In conversation with Engadget's tnkgrl, I postulated that Nokia had spoiled the Symbian world rotten with the launch of the 808 PureView. As the technology poster girl for the next-gen PureView camera technology, the 808 made it into production through (no doubt) gritted teeth inside parts of Nokia. Unwittingly providing users of the Symbian OS with a massive shot in the arm in terms of hardware to take them through one or two extra years. What if the 808 hadn't made it into production at all? What would we be using right now?
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One of the staples in the Symbian world since the days of 'Series 60' has been Epocware's Handy Safe Pro - the original encrypted database of private info, synced happily between multiple Symbian devices and a Windows desktop. Heck, many of us still use it, despite a few availability glitches (cough: E6, Mac desktop), but the way forward when the time comes to move away from Symbian isn't completely clear cut. In this feature, I explore some of the options available, including SBSH's SafeWallet.
I find it absolutely fascinating to reflect that, having owned or reviewed the iPhone 5, the Galaxy S4, the HTC One, the Blackberry Z10 and every other top handset of 2013, and despite recognising that their functions and features win out overall, for many users, my SIM card keeps making its way back into the Nokia 808 PureView. Yes, the great camera is one reason, of course, but I can think of nine others, in direct contravention of the wisdom of the age. Why not see how many of these ring a bell with you...?
Now this should be a really interesting fight. I've compared the Nokia E6 to several QWERTY candybars from the Android world in the past, but it's been a bit of a mismatch in terms of overall quality, in favour of the Symbian device. The Blackberry Q10, on the other hand, is much more cutting edge in terms of specs, is brand new, and is also priced at a premium. As a result, it should present a very serious challenge to the 2011 Symbian-powered E6.
2013 should see, somewhat belatedly, a feature that has been standard on Nokia's Symbian since 2009 (and also on Meego) finally make it onto Windows Phone. Admittedly, there are some technical considerations here, since the feature only works if the devices have an AMOLED screen (most of the Symbian smartphones do/did), but there have also been issues of OS support, I suggest. What I'm talking about is, of course, the 'always on clock', about which I eulogise below, along with gratuitous shots of owls and leaves....
In this feature, guest writer Ow Kah Leong rounds up a year of the Nokia 808 PureView as his principal phone, smartphone, camera and travel companion. While acknowledging areas in which Symbian may have slipped behind, it seems as if the 808's build quality, camera and yes, even, the applications available, have kept it as the top of Ow Kah Leong's tree. Here's his report from Singapore...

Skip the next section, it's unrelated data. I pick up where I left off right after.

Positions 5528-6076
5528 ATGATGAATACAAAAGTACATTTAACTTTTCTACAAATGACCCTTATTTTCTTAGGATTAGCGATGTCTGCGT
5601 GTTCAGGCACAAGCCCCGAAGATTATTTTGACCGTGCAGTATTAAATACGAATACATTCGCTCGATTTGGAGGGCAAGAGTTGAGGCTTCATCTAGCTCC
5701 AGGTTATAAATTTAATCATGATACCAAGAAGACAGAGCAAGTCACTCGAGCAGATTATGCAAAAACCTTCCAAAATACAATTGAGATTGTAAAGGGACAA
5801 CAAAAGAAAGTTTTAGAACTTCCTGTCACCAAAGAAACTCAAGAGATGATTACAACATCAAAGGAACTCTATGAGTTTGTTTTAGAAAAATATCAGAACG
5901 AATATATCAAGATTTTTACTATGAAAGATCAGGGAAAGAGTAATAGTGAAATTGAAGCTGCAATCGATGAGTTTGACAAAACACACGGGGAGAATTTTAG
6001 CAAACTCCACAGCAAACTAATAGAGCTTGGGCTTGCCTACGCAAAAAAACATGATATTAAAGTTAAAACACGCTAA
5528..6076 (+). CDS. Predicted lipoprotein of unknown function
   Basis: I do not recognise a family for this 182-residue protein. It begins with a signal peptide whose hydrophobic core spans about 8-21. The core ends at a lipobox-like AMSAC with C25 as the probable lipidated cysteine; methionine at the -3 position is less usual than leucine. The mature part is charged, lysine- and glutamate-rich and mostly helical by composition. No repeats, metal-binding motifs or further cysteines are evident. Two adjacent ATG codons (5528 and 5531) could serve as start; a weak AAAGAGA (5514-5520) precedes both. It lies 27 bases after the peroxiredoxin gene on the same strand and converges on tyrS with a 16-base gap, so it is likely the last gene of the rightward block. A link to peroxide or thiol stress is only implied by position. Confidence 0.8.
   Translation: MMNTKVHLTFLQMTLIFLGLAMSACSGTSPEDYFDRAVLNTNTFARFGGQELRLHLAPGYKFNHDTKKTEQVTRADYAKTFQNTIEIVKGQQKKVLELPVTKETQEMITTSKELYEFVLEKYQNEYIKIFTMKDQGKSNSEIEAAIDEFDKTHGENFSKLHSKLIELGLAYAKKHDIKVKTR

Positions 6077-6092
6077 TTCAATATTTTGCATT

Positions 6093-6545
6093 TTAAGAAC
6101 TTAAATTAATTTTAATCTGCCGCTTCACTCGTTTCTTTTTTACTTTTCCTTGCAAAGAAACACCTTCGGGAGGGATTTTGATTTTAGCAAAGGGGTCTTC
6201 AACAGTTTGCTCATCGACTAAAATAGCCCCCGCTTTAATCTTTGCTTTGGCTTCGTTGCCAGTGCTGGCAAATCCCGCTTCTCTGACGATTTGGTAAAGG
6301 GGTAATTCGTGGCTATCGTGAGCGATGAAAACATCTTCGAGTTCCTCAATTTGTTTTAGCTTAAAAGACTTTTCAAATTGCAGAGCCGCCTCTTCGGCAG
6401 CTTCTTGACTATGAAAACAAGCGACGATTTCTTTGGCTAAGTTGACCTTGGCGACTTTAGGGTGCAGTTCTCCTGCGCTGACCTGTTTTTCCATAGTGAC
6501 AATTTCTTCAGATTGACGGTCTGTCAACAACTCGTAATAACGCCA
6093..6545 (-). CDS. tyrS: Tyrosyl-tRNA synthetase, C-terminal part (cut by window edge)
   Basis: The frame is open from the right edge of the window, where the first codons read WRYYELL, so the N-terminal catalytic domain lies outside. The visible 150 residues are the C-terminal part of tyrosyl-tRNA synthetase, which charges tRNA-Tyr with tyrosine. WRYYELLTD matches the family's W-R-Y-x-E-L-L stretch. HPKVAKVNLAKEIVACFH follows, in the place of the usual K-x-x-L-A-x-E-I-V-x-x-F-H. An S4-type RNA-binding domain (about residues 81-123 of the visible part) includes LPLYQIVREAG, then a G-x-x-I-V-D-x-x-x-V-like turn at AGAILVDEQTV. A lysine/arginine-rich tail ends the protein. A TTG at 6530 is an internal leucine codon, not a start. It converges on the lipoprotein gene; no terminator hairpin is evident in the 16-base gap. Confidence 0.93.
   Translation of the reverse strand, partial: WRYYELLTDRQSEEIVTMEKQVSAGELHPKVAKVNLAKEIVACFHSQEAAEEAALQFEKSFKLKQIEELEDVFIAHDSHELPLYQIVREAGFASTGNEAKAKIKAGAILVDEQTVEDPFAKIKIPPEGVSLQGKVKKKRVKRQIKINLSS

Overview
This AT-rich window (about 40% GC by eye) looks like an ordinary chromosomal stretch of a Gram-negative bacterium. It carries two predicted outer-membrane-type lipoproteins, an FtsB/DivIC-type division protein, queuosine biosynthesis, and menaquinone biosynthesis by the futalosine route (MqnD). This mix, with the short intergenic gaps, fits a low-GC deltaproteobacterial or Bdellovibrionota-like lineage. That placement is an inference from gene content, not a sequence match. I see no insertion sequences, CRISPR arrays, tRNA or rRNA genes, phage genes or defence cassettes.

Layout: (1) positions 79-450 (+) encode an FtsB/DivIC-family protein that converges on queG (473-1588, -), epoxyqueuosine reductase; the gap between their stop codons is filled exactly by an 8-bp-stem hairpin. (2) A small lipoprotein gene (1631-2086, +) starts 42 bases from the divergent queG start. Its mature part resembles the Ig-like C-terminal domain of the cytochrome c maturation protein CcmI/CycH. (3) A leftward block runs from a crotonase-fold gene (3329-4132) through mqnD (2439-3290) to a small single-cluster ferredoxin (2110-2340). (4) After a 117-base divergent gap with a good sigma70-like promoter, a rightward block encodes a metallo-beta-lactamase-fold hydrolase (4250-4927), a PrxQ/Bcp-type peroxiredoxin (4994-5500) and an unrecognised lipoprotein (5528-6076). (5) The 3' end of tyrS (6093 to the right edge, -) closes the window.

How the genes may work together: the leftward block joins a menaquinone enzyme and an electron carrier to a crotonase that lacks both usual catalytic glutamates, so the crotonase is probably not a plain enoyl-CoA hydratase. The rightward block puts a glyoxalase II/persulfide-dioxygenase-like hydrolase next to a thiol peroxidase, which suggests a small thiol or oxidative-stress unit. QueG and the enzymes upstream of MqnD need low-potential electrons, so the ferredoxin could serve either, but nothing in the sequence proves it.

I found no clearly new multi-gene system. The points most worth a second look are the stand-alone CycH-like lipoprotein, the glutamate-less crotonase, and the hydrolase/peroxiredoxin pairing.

In fact, ignore the title, because I've included no less than five top camera-toting smartphones in this group test. In addition to the big three, the Nokia 808 PureView (still reckoned to be champion by most people), the Nokia Lumia 920 (the flagship Windows Phone until tomorrow!) and the Samsung Galaxy S4 (brand new and top-rated), I also wanted to include the 2010 Nokia N8, since its sensor's megapixel count and performance should be a close match for the SGS4, plus last year's Galaxy S III, so we can see how much of a difference Samsung have made in terms of their camera tech. Let the fight rage!
Now, I've been eulogising about 'proper' flashes in smartphone cameras since the Nokia N82, back in 2007. And by 'proper', I mean a Xenon flash, just as you'd find in a standalone camera. The Sony Ericsson Satio and Nokia N8 and then 808, all running Symbian, kept the rant alive, but elsewhere Xenon flash has been almost non-existent. Yet now we have rumours of new Nokia Lumias, running Windows Phone 8 and (allegedly) having Xenon bulbs, along with (also rumoured) Sony's upcoming 'Honami' handset and Samsung's Galaxy S4 'Zoom'. In short, 2013 is (probably) about to become the year that Xenon flash finally makes the journey from Symbian into Windows Phone 8 and mainstream Android.
The E6 may look a bit diminutive in today's world of monster screens, but it's still a popular concept in some circles. Not least chez Litchfield, which is why, when my E6 started playing up (after one app install too many!), I decided on a change and went looking for custom firmwares. Here's my report on the appallingly lengthily named 'Nokia E6-00 v3 - 111.140.58 -Belle Refresh Enhanced by Luna Updated' - what does it offer, over and above the final official Nokia firmware, how did the flashing go and how well does it work in practice?
I've done a lot of smartphone camera shootouts over the last five years on All About Symbian and All About Windows Phone, each revolving around taking the same shot with a number of different test units and then (at some point) cropping in to look at pixel-level detail. And each time I get called out for doing this: "Real users don't crop in to the level where they can see pixels". Here's my defence, aided by some rather nice example photos from a mystery device...